Prior to the 1980s, patients requiring oxygen therapy primarily relied on pressurized oxygen tanks. While these tanks are highly effective, they are also fairly inefficient. Suppliers must visit patients on a regular basis to replenish the oxygen supplies in their tank(s).
Patients paid suppliers for each home visit until the mid-1980s, when Medicare instituted a flat monthly rate for these services. Following these changes, the durable medical equipment (DME) industry began promoting oxygen concentrators in order to manage costs.
Oxygen concentrator units were initially tall, heavy and stationary. Portable oxygen concentrators were introduced in the early 2000s to aid patients when they were away from their homes.
As the table below explains, portable concentrators have certain advantages over pressurized oxygen tank systems. However, there is one notable disadvantage of portable concentrators: their operating time is not as long as oxygen tanks when the device cannot be plugged into an outlet and must run off of battery power.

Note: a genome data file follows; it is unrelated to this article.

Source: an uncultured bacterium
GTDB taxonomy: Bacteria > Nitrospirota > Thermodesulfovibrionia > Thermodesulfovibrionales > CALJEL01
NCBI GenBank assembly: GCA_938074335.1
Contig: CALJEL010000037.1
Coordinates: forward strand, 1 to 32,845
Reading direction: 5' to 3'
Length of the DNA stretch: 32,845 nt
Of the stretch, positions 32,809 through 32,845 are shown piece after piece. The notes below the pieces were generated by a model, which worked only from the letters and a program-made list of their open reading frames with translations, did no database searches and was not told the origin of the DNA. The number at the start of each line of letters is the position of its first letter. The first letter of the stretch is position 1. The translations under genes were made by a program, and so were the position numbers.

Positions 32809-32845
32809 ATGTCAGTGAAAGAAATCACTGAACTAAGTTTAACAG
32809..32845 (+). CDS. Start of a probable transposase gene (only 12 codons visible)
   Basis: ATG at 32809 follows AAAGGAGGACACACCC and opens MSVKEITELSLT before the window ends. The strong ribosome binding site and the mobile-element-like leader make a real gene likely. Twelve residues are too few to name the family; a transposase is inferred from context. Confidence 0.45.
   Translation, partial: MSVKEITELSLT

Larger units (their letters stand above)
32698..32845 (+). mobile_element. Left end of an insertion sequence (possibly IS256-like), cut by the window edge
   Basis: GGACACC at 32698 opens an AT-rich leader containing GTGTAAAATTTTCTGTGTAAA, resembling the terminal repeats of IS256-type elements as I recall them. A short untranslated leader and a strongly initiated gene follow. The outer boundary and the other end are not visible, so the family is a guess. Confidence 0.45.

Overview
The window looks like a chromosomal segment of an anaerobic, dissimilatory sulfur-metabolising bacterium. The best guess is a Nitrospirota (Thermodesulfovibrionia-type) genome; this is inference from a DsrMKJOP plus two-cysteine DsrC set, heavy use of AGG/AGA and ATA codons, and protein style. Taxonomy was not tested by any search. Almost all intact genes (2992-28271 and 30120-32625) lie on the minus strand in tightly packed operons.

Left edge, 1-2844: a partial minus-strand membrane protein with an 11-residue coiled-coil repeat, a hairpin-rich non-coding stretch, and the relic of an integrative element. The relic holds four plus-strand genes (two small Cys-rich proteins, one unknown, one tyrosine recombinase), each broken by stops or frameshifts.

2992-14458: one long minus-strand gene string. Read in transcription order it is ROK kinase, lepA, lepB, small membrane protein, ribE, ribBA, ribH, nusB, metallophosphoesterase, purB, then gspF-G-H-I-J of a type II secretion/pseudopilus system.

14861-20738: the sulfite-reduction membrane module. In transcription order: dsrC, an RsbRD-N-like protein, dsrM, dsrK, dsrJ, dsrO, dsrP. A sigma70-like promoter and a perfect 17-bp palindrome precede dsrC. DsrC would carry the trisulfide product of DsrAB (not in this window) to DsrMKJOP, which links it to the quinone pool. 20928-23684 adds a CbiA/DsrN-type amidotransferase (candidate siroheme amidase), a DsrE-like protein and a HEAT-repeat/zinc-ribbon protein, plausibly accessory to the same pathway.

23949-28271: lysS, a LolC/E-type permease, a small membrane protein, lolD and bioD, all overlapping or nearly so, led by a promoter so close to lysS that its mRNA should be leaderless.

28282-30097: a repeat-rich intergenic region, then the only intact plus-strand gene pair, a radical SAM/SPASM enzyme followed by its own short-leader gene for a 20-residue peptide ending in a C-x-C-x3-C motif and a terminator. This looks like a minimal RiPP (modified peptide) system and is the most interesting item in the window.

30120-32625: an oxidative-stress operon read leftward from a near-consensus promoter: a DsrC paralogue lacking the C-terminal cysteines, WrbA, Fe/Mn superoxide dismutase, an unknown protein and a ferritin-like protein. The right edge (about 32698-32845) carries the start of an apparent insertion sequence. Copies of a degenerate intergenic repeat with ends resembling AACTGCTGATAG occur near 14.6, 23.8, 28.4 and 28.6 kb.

|Delivery System||Pressurized Oxygen Cylinders||Portable Oxygen Concentrators|
|Typical Height||Up to 52"||Up to 20"|
|Typical Weight||Up to 114 lbs.||Up to 20 lbs.|
|Power Source||None. Tanks deliver stored oxygen by releasing valves, and do not require electrical or battery power||Electrical outlet and 1 to 2 batteries|
|Average Operating Time (Continuous Flow)||2 to 11 hours (lowest LPM setting) 20 minutes to 2 hours (highest LPM setting)||2.5 to 6 hours (lowest LPM setting) 45 minutes to 1.5 hours (highest LPM setting)|
|Average Operating Time (Pulse Flow)||5 to 30+ hours (lowest LPM setting) 1 to 6 hours (highest LPM setting)||4 to 10+ hours (lowest LPM setting) 1.5 to 4 hours (highest LPM setting)|
|Oxygen Storage||Finite. Suppliers must replenish oxygen supply on a regular basis||Infinite. Concentrators draw in air, and never need to be replenished as long as they are plugged in/battery-powered and working properly|
Please note: like pressurized oxygen tanks, oxygen concentrators carry a high risk of combustion. People should never smoke while using concentrators, and the device should be stored in a cool, dry place away from heat sources and flammable chemicals.